With some anger, some defiance and some celebration, the elected board of the Normandy school district held its final meeting Thursday night.
On Tuesday, the district will be replaced by the Normandy Schools Collaborative, to be run by a board whose members have not yet all been appointed. Ty McNichols is set to remain as superintendent, but he and other administrators will be working without contracts.
The St. Louis area has had more than its share of education headlines this past year. St. Louis schools are trying to regain accreditation amid much turmoil. Normandy and Riverview Gardens lost their accreditation. The Missouri Department of Elementary and Secondary Education has taken over the Normandy School District and announced that all teachers must reapply for their jobs. Riverview Gardens is in a holding pattern as it has enough resources to continue school for a while, but uncertainty remains and its academic record is poor.
As promised, Missouri Gov. Jay Nixon vetoed on Tuesday the wide-ranging school transfer bill passed by lawmakers this year, saying it violates basic principles of public education and does nothing to help students trapped in unaccredited schools.
At the offices of Education Plus in west St. Louis County, the governor listed three main reasons for his action.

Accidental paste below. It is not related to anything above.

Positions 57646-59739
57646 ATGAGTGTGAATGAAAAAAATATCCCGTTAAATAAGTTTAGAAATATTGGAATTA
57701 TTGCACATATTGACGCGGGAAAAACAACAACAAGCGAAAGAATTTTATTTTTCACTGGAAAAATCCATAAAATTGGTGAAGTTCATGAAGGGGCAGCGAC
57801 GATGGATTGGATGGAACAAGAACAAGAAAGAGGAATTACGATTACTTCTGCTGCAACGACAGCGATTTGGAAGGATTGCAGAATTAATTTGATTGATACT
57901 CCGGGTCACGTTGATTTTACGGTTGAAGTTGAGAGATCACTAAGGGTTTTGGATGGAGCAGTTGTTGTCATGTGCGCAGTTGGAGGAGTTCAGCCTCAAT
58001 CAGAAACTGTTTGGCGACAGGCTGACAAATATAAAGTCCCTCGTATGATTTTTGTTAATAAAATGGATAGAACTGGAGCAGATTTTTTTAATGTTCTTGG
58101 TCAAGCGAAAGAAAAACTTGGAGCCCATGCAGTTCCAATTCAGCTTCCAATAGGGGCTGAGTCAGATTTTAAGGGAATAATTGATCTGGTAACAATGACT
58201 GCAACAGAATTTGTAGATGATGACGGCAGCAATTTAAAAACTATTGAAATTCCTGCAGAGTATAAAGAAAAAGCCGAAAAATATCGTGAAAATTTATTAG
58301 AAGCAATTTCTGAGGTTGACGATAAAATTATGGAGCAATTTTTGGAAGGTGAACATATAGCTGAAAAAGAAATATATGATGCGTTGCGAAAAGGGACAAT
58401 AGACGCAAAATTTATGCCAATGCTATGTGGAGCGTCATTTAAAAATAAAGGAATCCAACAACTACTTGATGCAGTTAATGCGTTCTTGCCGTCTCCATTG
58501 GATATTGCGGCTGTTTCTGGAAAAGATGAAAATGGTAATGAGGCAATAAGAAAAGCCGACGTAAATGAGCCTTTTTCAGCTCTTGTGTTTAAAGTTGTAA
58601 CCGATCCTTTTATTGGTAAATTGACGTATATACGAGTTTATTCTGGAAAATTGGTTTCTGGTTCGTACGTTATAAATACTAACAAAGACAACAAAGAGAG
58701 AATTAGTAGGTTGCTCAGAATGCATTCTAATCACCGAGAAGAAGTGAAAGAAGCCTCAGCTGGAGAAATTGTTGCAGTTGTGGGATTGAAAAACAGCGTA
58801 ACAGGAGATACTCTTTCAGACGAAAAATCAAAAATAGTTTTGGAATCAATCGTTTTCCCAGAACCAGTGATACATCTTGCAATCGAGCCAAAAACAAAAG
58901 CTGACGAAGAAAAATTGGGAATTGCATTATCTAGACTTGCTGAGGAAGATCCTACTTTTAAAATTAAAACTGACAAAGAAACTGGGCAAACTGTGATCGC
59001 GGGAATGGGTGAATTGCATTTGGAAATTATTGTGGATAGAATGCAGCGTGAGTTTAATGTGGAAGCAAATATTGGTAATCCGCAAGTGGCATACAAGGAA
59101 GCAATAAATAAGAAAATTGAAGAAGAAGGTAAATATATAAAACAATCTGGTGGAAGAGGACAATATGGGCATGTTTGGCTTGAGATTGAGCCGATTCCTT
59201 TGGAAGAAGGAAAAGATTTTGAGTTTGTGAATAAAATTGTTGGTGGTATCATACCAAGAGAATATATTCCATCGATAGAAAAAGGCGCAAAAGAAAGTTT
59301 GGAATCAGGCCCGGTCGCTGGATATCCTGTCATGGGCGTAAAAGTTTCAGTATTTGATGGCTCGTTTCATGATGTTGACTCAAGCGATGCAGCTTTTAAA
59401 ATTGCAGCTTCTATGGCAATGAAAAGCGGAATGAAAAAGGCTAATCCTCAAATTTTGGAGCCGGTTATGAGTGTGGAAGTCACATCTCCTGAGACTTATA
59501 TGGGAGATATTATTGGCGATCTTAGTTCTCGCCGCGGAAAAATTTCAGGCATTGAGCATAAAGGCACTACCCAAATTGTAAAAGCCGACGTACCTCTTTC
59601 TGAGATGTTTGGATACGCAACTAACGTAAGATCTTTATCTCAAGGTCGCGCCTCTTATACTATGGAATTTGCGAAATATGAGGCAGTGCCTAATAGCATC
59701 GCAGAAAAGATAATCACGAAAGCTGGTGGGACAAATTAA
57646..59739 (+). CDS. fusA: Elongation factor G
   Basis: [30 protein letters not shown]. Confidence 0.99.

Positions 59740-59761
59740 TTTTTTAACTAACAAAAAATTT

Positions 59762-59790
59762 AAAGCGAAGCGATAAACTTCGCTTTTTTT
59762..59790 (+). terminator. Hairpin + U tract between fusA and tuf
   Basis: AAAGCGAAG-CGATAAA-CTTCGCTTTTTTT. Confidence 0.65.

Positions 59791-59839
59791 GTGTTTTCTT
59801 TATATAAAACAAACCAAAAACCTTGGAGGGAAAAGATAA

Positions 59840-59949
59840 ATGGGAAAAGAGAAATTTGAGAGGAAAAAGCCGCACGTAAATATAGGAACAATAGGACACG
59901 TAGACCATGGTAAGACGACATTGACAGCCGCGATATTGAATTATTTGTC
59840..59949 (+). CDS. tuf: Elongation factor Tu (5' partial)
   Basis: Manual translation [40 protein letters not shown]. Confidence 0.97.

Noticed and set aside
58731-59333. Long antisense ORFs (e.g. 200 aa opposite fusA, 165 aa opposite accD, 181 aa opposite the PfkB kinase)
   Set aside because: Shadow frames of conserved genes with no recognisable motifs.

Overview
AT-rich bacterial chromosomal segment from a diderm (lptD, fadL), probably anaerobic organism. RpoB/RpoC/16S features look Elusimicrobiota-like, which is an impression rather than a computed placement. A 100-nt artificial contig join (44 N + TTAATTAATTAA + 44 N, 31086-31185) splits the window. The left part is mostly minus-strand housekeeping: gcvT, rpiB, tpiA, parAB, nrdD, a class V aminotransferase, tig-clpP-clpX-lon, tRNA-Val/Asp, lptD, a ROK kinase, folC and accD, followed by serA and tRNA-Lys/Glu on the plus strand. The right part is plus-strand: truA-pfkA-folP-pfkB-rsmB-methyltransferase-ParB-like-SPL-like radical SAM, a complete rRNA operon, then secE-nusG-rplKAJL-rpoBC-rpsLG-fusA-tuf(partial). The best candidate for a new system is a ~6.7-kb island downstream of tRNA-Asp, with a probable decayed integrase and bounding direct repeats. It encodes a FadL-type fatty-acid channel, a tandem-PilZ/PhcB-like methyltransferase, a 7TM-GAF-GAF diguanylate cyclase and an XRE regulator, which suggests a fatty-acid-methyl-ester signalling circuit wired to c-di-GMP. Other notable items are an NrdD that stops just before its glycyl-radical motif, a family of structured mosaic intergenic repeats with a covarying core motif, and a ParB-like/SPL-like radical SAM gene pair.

The St. Louis region needs more immigrants to help bolster the economy.
That's the basic premise behind the St. Louis Mosaic Project, an initiative to make the St. Louis region the fastest growing major metro area of foreign-born residents by 2020.
A key part of the project – which is supported by an A-list of St. Louis city and county officials – is retaining international students. Area universities figure they can pitch in and are gathering at Washington University Tuesday to discuss the best ways for St. Louis to hang on to international students after graduation.
Anxiety crept through SheRon Chaney when she heard that the Francis Howell School District would no longer accept about 350 transfer students from Normandy who were signed up to continue in the program.
“Last year we were hopeful, this year we’re fearful,” she said.
Chaney transferred her middle school aged daughter BrenNae to Maplewood Richmond Heights last year. And even though Francis Howell’s decision — made during a closed session of its school board — doesn’t affect her directly, it has Chaney and hundreds of other parents holding their breath.
The Francis Howell School District announced today it will no longer accept transfer students from Normandy. The district was expecting roughly 350 students who transferred last fall to continue during the coming school year. Last summer, the soon-to-be-dissolved Normandy School District selected Francis Howell as its transportation option for students.
Because the Normandy Schools Collaborative will have no accreditation status, the Francis Howell district said it is no longer legally obligated to accept transfer students.
While policy debates and legal battles swirl around the new Normandy school district, Savonna Stacey has a more personal question:
Where can her son attend first grade when the new school year starts?
The Stacey family lives in the Normandy school district, and last summer, Stacey took advantage of the state law that lets students living in unaccredited districts enroll in nearby accredited ones. She enrolled Jonathan in kindergarten in Ritenour.
JEFFERSON CITY — More than 130 students whose families moved into the Normandy School District last summer to be able take advantage of the school transfer program will be shut out of the program this coming school year under a policy adopted by the state board of education Monday.